There used to be an old joke in Canada that went as follows: “The world ends Tuesday at midnight; 12:30 in Newfoundland”. The humour lay in the fact that Canada’s easternmost province, the last to join Confederation in 1949, for some odd reason sets its clocks a half hour before Atlantic time.
I have lost track of how many ‘end of everything’, Armageddon-type novels and films there are, all of which are variations on the same theme. A ____ (pick one: asteroid, alien ship, virus, demi-God from the planet Xenox-7…) will enter the Earth’s atmosphere and destroy _____ (pick one: New York, London, the entire planet….) unless ________ (pick one: Bruce Willis, Bruce Willis, Bruce Willis, NOT Nicholas Cage!) rises to the occasion to save us.
I must admit that I am a fan – of sorts – of this genre of fiction even if we all know the ending: i.e. Bruce Willis rescues us from annihilation and dies in the process, but that is ok as he is somehow making up for being a ______ (pick one: bad parent, bad husband, bad citizen…). They are fun in an escapism kinda way.
In truth, predictions of the end of everything have been around for a very long time. Many faiths were certain they knew when we would have to cash in all our chips, including Christianity (the notion of Armageddon comes up here), Hinduism (through the god Kalkin), and the Mayans (their calendar apparently said the last day was going to be in December 2012 – oops!!). Then there was the US engineer and architect Alfred Porta who was sure that a unique alignment of the planets would create dangerous sunspots and cause worldwide disasters on December 17, 1919 at approximately 8:31 AM (that doesn’t sound ‘approximate to me!).
He, too, was wrong.
We are inundated these days with those concerned or even obsessed with the future. Much of this is tied of course to COVID-19, the first true worldwide pandemic in a century. We are all getting tired of repeated lockdowns, not being able to travel, being separated from family and friends, and anecdotally mental health issues are exacerbating.
Together with this is a parallel phenomenon: conspiracy theories. While these are not new either, they are raising fears that they are posing a real danger to public safety. In other words, some are saying that the next big wave of violent extremism will emerge from those who think _____ (pick one or several: COVID is fake, Bill Gates is behind vaccinations, vaccinations don’t work, COVID is a punishment from your god of choice, Donald Trump was going to save the world…that last one is obviously fake since we all know that is Bruce Willis’ job!).
I’d like to push back a bit on this. It is always possible that conspiracies, whether they revolve around the end of everything or something more limited in nature, can lead a few to plan and execute acts of violence – the 2016 Comet Ping Pong ‘pizzagate’ affair was a scary example. Never say never as they say. Some of the participants of the recent January 6 riot at the US Capitol may also have believed in a whole host, or a subset, of conspiracy theories, although that crowd was a real proverbial dog’s breakfast.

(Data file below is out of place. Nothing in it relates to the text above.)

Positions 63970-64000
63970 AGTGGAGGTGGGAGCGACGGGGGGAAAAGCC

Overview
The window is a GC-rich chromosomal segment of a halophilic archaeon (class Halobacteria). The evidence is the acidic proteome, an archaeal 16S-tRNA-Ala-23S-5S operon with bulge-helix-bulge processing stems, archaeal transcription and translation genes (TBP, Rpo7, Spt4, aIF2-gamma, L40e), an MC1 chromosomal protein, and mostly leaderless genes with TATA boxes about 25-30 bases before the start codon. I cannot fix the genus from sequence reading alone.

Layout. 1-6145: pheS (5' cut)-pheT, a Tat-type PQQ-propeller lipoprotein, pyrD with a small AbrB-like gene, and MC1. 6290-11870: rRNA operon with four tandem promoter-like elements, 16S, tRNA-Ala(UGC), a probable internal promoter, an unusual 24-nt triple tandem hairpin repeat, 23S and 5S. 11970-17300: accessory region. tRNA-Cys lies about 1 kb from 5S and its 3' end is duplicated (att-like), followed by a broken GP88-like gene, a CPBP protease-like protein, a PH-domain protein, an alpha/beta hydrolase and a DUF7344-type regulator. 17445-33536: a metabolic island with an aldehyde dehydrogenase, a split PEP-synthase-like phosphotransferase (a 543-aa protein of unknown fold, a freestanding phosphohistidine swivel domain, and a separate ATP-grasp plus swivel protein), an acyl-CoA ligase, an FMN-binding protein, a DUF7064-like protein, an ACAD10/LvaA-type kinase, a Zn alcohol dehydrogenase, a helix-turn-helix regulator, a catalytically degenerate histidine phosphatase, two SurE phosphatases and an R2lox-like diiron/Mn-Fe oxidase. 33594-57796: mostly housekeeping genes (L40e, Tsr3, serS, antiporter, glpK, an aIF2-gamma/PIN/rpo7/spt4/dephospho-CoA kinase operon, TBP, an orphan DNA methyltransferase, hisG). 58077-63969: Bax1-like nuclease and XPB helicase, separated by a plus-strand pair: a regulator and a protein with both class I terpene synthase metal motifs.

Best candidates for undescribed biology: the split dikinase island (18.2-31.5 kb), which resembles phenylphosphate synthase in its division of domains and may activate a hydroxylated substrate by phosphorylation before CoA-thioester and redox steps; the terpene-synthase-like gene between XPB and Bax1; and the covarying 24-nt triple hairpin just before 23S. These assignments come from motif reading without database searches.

But historically very few such people have done so. Most abandon their leaders or ideas once it becomes clear that there is no truth to either. Some may hang on as their sense of ‘belonging’ gives them a degree of certainty they crave. But to the best of my knowledge there are not a lot of cases where large numbers turn to terrorism. If I am missing something important please enlighten me!
Why am I bringing this up?
Simple. I am detecting a type of ‘moral panic’ in the minds of many: self-styled ‘experts’, commentators, average Joes and Jills, etc. We are seeing more and more reporting that we are on the cusp of a new wave of terrorism, usually attributed to far right actors, which conspiracy theorists are normally seen to associate to.
The problem is that we are already in a ‘wave’ of terrorism and have been for four decades. This wave goes by the name of Islamist terrorism and is showing no signs of slowing down, reports to the contrary notwithstanding (check out the Borealis This Week in Terrorism feature). We may very well see a spike in violence by the aforementioned far right extremists but it is very important to keep two things in mind:
a) these violent individuals and groups are unlikely to kill as many as the jihadis do; and
b) these people do NOT pose an existential threat to us, any more than the jihadis do.
In the end I trust our protectors – security intelligence and law enforcement agencies – will do what is necessary to keep tabs on potentially violent movements from whatever part of the ideological spectrum, although I wonder where the resources will come from. I highly advise everyone to just calm down a bit, stop panicking over this burgeoning threat and stick to the facts.
Besides, learning about conspiracy theories is kinda fun. Anyone have a new Mayan calendar?
Read More on Conspiracy Theories
Quick Hits 178 – How serious are conspiracy theories? Borealis looks at the infamous ‘Q’ of QAnon to delve into this issue.
Why are many consumed with a sense of moral panic that conspiracy theorists constitute the next wave of terrorism?
Will QAnon now turn violent… or disappear?